Geographical Indications Register Gains Ground Outside WTOPublished on 30 January 2012 @ 11:14 pm
By William New, Intellectual Property Watch
A private sector-led effort to compile a global register of geographical indications is gaining support, topped by a sizeable donation from the Italian government. The effort is being undertaken outside the World Trade Organization in spite of an agreed – but long stalled – mandate at WTO to create a register.
On 26 January, the Italian Ministry of Agricultural, Food and Forestry Products announced a donation of â‚¬120,000 euros to the project, which was launched in October by the Geneva-based Organization for an International Geographical Indications Network (OriGIn) (IPW, Trademarks/Geographical Indications/Domains, 10 October 2011).
â€œWe believe this initiative will fill a gap at the international level. Having the relevant information concerning the GIs protected in the various jurisdictions in one unique source will represent an invaluable tool for producers, consumers, researchers, trademark examiners, officials within Ministries of Agriculture and other public authorities and will facilitate the protection of GIs worldwide,â€ Riccardo Deserti, Chief of the Minister of Agriculture Technical Cabinet, said in a statement.
Institutions such as the Qualivita Foundation, which is working on an international encyclopedia of agro-food GIs, and the University of California Berkeley School of Law â€“ have expressed a strong interest to join forces and cooperate with oriGIn in this ambitious endeavor, the group said.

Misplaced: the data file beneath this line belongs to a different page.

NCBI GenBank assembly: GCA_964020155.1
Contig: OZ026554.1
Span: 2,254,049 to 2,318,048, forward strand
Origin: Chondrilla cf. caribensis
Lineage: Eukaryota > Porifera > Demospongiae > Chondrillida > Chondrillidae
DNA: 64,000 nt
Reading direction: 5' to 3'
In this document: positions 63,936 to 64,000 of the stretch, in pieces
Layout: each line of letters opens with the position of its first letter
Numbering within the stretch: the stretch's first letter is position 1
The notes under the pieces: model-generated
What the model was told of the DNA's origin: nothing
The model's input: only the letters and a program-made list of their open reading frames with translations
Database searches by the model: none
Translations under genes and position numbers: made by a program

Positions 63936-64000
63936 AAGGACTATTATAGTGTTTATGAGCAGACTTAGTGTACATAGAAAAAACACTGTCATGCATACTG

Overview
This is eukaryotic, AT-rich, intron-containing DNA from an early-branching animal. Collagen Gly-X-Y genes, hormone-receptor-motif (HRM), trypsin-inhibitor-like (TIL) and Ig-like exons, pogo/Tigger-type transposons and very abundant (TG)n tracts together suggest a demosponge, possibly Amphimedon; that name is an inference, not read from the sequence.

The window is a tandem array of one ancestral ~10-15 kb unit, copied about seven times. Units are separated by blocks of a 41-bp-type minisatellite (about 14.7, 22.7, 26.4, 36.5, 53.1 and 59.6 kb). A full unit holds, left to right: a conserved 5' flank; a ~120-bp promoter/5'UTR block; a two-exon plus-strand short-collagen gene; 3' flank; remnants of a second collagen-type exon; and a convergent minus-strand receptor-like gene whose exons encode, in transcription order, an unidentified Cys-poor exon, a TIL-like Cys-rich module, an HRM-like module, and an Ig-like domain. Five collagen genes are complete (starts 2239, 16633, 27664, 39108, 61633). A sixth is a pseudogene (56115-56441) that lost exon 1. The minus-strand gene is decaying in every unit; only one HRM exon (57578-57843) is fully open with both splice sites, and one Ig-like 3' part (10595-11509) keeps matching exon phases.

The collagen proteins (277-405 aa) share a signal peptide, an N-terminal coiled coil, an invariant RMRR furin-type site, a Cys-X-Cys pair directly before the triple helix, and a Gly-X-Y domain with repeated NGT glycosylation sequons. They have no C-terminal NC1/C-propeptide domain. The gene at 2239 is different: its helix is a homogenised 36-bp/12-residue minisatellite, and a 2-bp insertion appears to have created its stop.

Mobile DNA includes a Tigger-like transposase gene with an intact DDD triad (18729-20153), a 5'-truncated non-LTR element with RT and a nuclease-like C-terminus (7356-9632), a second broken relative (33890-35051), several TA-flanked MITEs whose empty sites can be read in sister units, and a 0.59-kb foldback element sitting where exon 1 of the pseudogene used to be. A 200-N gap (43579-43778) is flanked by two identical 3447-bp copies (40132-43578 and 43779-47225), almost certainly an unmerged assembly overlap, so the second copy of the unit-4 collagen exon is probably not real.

Discussions are underway with other potential donors, OriGIn said.
“OriGIn welcomes contributions from all interested parties (governmental authorities, producersâ€™ groups, international organizations, NGOs, trademark offices, law firms, universities, research centers, foundations, etc.) wishing to cooperate in the project of creating an online compilation of all GIs protected in the world,” it said.
Geographical indications, products with particular characteristics named after places, are being positioned as a tool for sustainable development in local communities.
GIs also appear on the agenda of the World Intellectual Property Organization Standing Committee on the Law of Trademarks (SCT), which meets this week from 1-3 February.
[Note: paragraph modified] Establishing a GI register for wines and spirits was agreed as a mandate by all WTO members at the launch of the Doha Round in 2001, and has been an item on the agenda of the WTO Council on Trade-Related Aspects of Intellectual Property Rights (TRIPS), which meets next on 28-29 February. [Correction: the GI register talks have been taking place in parallel special sessions under the responsibility of the director-general. The GI register is not on the next TRIPS Council agenda.] Last year, discussions accelerated early in the year and then slowed along with an overall slowdown of the WTO Doha Round (IPW, WTO/TRIPS, 23 October 2011).
William New may be reached at email@example.com.